Sec. Cellular Neuropathology
The Air We Breathe: Air Pollution as a Prevalent Proinflammatory Stimulus Contributing to Neurodegeneration
- Department of Brain Biochemistry, Maj Institute of Pharmacology, Polish Academy of Sciences, Krakow, Poland
Air pollution is regarded as an important risk factor for many diseases that affect a large proportion of the human population. To date, accumulating reports have noted that particulate matter (PM) is closely associated with the course of cardiopulmonary disorders. As the incidence of Alzheimer’s disease (AD), Parkinson’s disease (PD), and autoimmune disorders have risen and as the world’s population is aging, there is an increasing interest in environmental health hazards, mainly air pollution, which has been slightly overlooked as one of many plausible detrimental stimuli contributing to neurodegenerative disease onset and progression. Epidemiological studies have indicated a noticeable association between exposure to PM and neurotoxicity, which has been gradually confirmed by in vivo and in vitro studies. After entering the body directly through the olfactory epithelium or indirectly by passing through the respiratory system into the circulatory system, air pollutants are subsequently able to reach the brain. Among the potential mechanisms underlying particle-induced detrimental effects in the periphery and the central nervous system (CNS), increased oxidative stress, inflammation, mitochondrial dysfunction, microglial activation, disturbance of protein homeostasis, and ultimately, neuronal death are often postulated and concomitantly coincide with the main pathomechanisms of neurodegenerative processes. Other complementary mechanisms by which PM could mediate neurotoxicity and contribute to neurodegeneration remain unconfirmed. Furthermore, the question of how strong and proven air pollutants are as substantial adverse factors for neurodegenerative disease etiologies remains unsolved. This review highlights research advances regarding the issue of PM with an emphasis on neurodegeneration markers, symptoms, and mechanisms by which air pollutants could mediate damage in the CNS. Poor air quality and insufficient knowledge regarding its toxicity justify conducting scientific investigations to understand the biological impact of PM in the context of various types of neurodegeneration.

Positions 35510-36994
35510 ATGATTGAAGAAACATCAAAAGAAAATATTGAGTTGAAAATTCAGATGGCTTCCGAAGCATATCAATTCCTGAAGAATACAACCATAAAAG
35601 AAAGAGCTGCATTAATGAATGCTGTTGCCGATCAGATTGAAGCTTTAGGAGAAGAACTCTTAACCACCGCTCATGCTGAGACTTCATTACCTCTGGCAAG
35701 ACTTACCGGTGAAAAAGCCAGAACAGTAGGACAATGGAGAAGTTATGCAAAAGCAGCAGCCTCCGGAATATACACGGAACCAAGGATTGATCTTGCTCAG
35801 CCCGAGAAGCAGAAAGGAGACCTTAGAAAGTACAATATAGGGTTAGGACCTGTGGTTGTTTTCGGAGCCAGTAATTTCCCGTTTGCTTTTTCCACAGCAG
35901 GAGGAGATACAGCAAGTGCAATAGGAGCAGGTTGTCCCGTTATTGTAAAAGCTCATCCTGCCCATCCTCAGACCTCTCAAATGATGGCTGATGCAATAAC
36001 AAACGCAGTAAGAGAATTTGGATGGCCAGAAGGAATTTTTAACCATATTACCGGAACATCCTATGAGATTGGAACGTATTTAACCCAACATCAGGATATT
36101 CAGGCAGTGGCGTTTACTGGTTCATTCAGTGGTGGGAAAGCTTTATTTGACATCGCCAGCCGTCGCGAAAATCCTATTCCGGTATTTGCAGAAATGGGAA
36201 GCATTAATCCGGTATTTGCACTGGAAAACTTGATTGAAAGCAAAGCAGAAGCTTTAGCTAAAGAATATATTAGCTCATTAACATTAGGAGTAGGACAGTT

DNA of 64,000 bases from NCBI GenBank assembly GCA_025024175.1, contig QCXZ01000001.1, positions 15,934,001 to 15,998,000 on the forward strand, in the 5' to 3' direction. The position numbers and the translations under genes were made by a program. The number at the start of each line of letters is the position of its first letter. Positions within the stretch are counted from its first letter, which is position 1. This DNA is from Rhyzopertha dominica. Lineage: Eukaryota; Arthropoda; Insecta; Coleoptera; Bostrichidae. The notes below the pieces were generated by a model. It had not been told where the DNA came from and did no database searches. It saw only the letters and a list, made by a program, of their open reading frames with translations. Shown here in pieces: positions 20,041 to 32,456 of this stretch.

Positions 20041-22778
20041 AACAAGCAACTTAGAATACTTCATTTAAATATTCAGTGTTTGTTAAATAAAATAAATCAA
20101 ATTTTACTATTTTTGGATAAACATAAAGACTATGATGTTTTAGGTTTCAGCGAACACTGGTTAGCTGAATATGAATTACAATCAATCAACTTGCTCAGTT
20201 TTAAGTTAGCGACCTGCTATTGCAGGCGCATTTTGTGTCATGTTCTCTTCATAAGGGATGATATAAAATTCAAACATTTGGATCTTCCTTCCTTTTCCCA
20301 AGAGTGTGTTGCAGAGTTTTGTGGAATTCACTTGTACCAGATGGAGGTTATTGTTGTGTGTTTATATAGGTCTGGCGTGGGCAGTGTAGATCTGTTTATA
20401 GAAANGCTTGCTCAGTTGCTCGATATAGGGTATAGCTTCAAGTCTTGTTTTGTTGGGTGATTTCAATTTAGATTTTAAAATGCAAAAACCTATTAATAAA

Air pollution is regarded as an important risk factor for many diseases that affect a large proportion of the human population (Mannucci et al., 2015). The most frequent and pronounced associations are elicited by the negative consequences of polluted air within the respiratory system, causing or worsening the course of chronic obstructive pulmonary disease, asthma, or allergic reactions. Depending on the exposure conditions, source of particles, their chemical composition, and their physical properties, their health effects may differ (Wyzga and Rohr, 2015). Short-term exposure (from several hours to several days) to high concentrations of ambient particulate matter (PM) may trigger acute reactions in an organism, primarily in the most vulnerable population groups, i.e., children, pregnant women, the elderly, and people suffering from chronic disorders (Anderson et al., 2012; Mannucci et al., 2015; Kurt et al., 2016; Morakinyo et al., 2016; Sanidas et al., 2017). Long-term exposure even to relatively low concentrations of air pollutants over many years contributes to chronic diseases (Chen et al., 2008a), increasing mortality due to respiratory and cardiovascular incidents (Anderson et al., 2012; Kurt et al., 2016; Morakinyo et al., 2016; Sanidas et al., 2017), lung cancer morbidity (Li et al., 2018), reproductive function disorders (Carré et al., 2017) and postnatal development alternations (Sram et al., 2017). Air pollution is also a prevalent detrimental stimulus to the central nervous system (CNS) that has been slightly overlooked as one of many plausible causes of neuroinflammation processes. During the last few years, several research groups have considered PM exposure as an important environmental risk factor for neurotoxicity that may potentiate the risk of neurodevelopmental and neurodegenerative disorders (Block and Calderón-Garcidueñas, 2009; Ranft et al., 2009; Levesque et al., 2011; Genc et al., 2012). Nevertheless, to date, the suggested mechanism responsible for air pollution-induced pathology in the CNS or the consequent activation of multiple deleterious pathways has not been completely explored and validated.